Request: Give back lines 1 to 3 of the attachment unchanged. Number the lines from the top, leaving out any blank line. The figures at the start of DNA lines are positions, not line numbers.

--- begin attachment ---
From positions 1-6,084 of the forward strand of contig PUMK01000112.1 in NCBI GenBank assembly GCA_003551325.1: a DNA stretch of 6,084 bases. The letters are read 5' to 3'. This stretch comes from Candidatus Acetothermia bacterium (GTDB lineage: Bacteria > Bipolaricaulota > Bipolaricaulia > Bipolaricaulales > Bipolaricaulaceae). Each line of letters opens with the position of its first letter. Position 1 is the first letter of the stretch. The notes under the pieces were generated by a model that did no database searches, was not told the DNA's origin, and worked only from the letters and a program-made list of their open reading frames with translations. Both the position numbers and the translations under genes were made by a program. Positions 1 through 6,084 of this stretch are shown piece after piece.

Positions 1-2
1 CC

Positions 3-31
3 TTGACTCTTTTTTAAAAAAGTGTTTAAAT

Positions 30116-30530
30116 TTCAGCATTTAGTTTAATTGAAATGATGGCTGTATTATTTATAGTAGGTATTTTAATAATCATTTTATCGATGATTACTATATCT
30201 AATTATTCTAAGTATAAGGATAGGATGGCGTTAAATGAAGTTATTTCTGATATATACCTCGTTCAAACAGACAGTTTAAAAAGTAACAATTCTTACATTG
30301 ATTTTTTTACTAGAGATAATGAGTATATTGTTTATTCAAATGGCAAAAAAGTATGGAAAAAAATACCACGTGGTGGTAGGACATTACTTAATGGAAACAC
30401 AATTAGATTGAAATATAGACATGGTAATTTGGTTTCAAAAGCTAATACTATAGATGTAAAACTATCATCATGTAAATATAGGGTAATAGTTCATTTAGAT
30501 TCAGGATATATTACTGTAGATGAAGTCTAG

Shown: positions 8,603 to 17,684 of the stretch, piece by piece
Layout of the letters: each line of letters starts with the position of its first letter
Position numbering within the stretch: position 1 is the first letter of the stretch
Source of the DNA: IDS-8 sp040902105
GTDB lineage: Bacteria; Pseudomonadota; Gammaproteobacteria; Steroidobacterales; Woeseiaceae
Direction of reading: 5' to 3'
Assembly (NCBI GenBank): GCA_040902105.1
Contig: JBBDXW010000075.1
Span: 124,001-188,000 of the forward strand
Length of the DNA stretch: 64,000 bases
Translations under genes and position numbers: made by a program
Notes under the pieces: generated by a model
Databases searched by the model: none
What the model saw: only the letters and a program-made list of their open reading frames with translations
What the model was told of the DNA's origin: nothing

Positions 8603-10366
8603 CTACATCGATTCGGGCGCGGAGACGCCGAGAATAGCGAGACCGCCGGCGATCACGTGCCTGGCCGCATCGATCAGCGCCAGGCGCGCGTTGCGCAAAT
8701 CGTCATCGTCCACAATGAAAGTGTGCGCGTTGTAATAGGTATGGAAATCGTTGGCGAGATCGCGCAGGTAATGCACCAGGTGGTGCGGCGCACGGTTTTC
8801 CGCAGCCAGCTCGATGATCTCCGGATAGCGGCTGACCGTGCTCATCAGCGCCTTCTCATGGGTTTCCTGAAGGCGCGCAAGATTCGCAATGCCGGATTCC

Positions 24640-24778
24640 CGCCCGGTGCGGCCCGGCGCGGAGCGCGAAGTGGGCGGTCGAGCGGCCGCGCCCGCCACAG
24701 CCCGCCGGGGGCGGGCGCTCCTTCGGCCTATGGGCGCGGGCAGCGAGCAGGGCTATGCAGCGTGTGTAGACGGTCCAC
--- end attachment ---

From positions 1-6,084 of the forward strand of contig PUMK01000112.1 in NCBI GenBank assembly GCA_003551325.1: a DNA stretch of 6,084 bases. The letters are read 5' to 3'. This stretch comes from Candidatus Acetothermia bacterium (GTDB lineage: Bacteria > Bipolaricaulota > Bipolaricaulia > Bipolaricaulales > Bipolaricaulaceae). Each line of letters opens with the position of its first letter. Position 1 is the first letter of the stretch. The notes under the pieces were generated by a model that did no database searches, was not told the DNA's origin, and worked only from the letters and a program-made list of their open reading frames with translations. Both the position numbers and the translations under genes were made by a program. Positions 1 through 6,084 of this stretch are shown piece after piece.

Positions 1-2
1 CC